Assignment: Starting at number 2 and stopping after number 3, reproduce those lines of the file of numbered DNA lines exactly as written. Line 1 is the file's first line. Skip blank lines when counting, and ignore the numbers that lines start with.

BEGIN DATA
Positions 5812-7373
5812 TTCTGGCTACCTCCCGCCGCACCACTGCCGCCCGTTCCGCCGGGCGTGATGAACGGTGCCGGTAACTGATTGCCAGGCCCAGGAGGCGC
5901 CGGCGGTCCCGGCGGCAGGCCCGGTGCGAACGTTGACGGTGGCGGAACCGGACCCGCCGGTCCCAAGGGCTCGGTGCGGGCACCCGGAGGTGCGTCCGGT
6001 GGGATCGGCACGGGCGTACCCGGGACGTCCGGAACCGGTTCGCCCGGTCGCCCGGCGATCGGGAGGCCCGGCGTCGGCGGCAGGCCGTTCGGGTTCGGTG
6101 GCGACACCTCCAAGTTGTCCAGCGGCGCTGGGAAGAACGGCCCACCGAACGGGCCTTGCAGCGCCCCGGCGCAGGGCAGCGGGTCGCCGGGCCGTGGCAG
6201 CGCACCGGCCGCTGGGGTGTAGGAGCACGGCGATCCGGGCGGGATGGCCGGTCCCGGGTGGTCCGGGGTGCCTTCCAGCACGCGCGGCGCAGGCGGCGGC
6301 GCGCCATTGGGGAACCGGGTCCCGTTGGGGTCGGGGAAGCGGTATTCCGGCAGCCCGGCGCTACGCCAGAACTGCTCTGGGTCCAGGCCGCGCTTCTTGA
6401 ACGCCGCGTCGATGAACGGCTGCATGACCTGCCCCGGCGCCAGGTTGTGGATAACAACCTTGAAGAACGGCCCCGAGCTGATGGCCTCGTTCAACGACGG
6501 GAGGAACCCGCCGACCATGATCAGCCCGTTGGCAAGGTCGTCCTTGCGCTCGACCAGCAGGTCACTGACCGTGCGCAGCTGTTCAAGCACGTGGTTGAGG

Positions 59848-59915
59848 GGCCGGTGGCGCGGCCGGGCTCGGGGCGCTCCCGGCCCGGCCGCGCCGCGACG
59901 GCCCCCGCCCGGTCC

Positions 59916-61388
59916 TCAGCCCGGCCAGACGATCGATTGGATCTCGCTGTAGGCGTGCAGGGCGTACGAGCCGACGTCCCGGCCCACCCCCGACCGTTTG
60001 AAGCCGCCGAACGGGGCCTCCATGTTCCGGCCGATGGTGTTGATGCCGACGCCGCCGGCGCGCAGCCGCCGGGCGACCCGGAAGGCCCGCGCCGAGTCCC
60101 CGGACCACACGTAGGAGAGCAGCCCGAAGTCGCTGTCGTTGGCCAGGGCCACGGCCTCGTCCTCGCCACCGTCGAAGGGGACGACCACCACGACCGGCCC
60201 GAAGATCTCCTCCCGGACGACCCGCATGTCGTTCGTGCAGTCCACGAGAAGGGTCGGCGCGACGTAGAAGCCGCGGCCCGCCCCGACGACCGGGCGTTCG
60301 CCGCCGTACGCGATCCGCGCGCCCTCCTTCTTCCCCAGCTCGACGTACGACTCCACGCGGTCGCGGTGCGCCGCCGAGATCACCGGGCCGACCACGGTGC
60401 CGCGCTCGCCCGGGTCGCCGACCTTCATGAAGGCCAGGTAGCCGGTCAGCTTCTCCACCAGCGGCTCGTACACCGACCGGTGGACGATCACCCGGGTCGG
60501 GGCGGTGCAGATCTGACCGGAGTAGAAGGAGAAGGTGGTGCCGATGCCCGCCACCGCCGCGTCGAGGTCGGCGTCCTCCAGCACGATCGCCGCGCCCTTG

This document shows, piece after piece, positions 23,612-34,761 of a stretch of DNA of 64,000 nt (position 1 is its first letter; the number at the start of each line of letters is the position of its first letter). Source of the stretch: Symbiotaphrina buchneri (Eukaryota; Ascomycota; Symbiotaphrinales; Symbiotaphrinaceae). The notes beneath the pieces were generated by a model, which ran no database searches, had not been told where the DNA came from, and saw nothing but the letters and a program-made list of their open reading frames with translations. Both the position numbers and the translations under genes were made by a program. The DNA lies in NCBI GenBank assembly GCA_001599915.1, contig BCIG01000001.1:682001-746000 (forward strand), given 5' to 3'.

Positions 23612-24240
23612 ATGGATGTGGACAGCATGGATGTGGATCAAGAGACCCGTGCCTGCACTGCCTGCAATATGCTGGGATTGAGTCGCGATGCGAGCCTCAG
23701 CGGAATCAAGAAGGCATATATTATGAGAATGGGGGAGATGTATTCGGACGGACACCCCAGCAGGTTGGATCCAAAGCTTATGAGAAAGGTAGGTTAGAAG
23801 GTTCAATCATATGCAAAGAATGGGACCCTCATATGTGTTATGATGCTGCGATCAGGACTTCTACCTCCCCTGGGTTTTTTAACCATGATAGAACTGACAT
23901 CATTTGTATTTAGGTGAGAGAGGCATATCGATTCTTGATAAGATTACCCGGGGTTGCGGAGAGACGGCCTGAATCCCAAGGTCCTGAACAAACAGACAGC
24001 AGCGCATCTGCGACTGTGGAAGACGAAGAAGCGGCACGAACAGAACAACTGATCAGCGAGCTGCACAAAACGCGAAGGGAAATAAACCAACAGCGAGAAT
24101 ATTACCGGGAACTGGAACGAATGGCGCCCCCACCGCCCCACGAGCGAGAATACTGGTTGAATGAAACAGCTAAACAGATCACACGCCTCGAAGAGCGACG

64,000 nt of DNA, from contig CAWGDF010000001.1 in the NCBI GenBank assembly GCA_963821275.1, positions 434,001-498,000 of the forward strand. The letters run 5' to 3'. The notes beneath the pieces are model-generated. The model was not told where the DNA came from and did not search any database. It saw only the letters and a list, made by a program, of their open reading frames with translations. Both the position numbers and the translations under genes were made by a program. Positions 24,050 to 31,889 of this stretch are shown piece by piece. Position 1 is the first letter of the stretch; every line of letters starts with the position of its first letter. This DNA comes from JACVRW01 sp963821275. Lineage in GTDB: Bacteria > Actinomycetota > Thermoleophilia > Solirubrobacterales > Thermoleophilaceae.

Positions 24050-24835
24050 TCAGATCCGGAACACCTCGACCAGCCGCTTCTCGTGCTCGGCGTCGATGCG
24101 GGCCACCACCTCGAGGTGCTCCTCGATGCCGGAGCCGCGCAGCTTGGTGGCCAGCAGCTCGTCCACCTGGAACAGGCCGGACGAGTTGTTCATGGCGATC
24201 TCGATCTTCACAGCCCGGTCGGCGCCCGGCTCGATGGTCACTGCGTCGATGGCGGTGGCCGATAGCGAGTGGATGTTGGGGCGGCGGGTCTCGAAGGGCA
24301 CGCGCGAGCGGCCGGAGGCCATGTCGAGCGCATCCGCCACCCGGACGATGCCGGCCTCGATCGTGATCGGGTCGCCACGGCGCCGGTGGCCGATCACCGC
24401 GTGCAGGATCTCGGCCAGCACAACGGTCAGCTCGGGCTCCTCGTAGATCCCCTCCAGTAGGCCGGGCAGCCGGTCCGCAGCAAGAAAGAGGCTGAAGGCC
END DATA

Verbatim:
5812 TTCTGGCTACCTCCCGCCGCACCACTGCCGCCCGTTCCGCCGGGCGTGATGAACGGTGCCGGTAACTGATTGCCAGGCCCAGGAGGCGC
5901 CGGCGGTCCCGGCGGCAGGCCCGGTGCGAACGTTGACGGTGGCGGAACCGGACCCGCCGGTCCCAAGGGCTCGGTGCGGGCACCCGGAGGTGCGTCCGGT